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ANARI Overview

Analytic Rendering Interface for Data Visualization

The new ANARI™ (Analytic Rendering Interface) working group is defining an open, royalty-free API standard for cross-vendor access to state-of-the-art rendering engines. ANARI will enable experts in domains such as scientific visualization to leverage the latest rendering techniques, without needing to use low-level rendering APIs. Graphics vendors will use the ANARI API to enable visualization engines, libraries and applications with portable access to a diverse range of rendering technologies, including ray tracing.

What is Analytic Rendering?

Analytic Rendering is image generation performed primarily to gain and communicate insights into complex data sets. Scientific visualization is the primary application domain using Analytic Rendering today, followed by the emerging data analytics space.

VMD ray traced visualization of swine flu A/H1N1 neuraminidase bound to Tamiflu – VMD, U. Illinois VMD ray traced visualization of swine flu A/H1N1 neuraminidase bound to Tamiflu – VMD, U. Illinois
Pathtraced visualization of OpenFOAM motorbike – NVIDIA Pathtraced visualization of OpenFOAM motorbike – NVIDIA

Why is ANARI Needed?

Recent advances in rendering technology, especially the introduction of real-time ray tracing, has great promise to significantly impact data visualization by providing physically accurate imagery and visual cues for an intuitive understanding of complex data. However, using these graphical techniques can come at the cost of increased application development cost and complexity. Graphics APIs such as Vulkan, and its ray tracing extension, provide powerful rendering hardware abstractions, but may be too low-level, development-heavy and time consuming for many visualization applications to utilize effectively.

Consequently, several hardware vendors have developed higher-level rendering APIs, such as Intel’s OSPRay and NVIDIA’s VisRTX, but this leads to ecosystem fragmentation as visualization applications need to be ported to multiple, incompatible platforms.

ANARI will significantly reduce software development costs while making advanced rendering techniques more accessible and widely used by visualization applications for which rendering is just a necessary technique to be utilized. Additionally, ANARI will provide portability to diverse platforms without the need to re-write application or library code.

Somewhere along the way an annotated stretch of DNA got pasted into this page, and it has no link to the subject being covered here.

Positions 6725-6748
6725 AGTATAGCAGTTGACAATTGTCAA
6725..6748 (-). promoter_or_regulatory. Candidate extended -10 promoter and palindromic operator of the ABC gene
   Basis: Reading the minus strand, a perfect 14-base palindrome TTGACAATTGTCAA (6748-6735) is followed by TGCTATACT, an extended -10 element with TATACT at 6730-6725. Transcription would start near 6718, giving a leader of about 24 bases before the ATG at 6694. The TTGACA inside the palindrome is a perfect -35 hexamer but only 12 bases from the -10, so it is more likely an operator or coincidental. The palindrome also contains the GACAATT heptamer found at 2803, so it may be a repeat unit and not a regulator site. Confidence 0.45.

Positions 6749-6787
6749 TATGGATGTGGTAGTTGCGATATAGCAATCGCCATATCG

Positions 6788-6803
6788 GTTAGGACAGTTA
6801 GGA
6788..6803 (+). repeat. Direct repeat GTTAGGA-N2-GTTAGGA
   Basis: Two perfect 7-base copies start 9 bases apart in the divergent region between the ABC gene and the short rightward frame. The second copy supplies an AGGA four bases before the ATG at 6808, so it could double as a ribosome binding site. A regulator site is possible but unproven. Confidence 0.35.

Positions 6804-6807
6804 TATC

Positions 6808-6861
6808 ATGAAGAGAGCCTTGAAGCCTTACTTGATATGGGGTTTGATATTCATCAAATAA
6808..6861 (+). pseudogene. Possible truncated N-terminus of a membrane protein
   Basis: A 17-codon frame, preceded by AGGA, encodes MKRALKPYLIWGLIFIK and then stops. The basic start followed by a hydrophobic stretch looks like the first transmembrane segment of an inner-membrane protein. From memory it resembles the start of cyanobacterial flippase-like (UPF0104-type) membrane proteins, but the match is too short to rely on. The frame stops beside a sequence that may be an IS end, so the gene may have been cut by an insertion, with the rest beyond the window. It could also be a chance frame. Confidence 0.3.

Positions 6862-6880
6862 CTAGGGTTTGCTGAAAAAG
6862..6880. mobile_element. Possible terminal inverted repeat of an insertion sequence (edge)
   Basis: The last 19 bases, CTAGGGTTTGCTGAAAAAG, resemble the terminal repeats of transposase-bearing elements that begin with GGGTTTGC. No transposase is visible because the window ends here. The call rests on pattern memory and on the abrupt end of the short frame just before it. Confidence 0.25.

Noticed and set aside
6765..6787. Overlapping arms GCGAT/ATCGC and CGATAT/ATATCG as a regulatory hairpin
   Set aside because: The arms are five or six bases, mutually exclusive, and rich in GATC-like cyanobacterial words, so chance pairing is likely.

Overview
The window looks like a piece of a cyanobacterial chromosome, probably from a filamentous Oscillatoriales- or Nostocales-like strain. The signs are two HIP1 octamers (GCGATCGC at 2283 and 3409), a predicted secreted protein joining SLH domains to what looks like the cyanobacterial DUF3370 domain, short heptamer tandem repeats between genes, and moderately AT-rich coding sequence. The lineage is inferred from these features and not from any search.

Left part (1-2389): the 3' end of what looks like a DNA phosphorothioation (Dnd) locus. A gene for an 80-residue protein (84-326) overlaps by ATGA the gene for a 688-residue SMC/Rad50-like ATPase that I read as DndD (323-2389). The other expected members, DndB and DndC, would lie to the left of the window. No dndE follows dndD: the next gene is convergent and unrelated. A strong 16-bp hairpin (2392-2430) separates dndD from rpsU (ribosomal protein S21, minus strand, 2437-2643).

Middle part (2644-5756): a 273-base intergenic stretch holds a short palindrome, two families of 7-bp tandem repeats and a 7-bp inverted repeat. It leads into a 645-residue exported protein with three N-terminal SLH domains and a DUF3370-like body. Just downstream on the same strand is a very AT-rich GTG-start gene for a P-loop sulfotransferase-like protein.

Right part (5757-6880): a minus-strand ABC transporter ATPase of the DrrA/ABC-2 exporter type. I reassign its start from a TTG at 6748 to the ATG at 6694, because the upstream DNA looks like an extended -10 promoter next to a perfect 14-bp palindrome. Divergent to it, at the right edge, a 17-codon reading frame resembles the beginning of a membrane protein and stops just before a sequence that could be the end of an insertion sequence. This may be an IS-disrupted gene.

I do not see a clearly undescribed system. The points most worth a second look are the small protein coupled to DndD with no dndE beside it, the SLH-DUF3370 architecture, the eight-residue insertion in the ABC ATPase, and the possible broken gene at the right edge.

Situation Before

Visualization applications must be ported to multiple rendering APIsVisualization applications must be ported to multiple rendering APIs

Situation After

Diverse rendering backends can be accessed through a single high-level APIDiverse rendering backends can be accessed through a single high-level API

ANARI Working Group Goals

Ray traced visualization courtesy of Oak Ridge Leadership Computing FacilityRay traced visualization courtesy of Oak Ridge Leadership Computing Facility

The ANARI Working Group is defining a high-level API to simplify the development of visualization applications while leveraging the full potential of modern rendering capabilities. This concise, high-level API will be a contract between visualization domain experts and rendering technologists, enabling a “win-win” by simplifying implementation and deployment for both groups. Key goals include:

  • Create an open, royalty-free API that is platform independent – enabling visualization applications to portably access diverse rendering backends
  • Provide visualization applications access to the full range of modern rendering capabilities and engines, including – but not restricted to – the latest ray tracing techniques
  • Free visualization domain experts from the necessity of dealing with non-trivial rendering details and multiple incompatible backend rendering APIs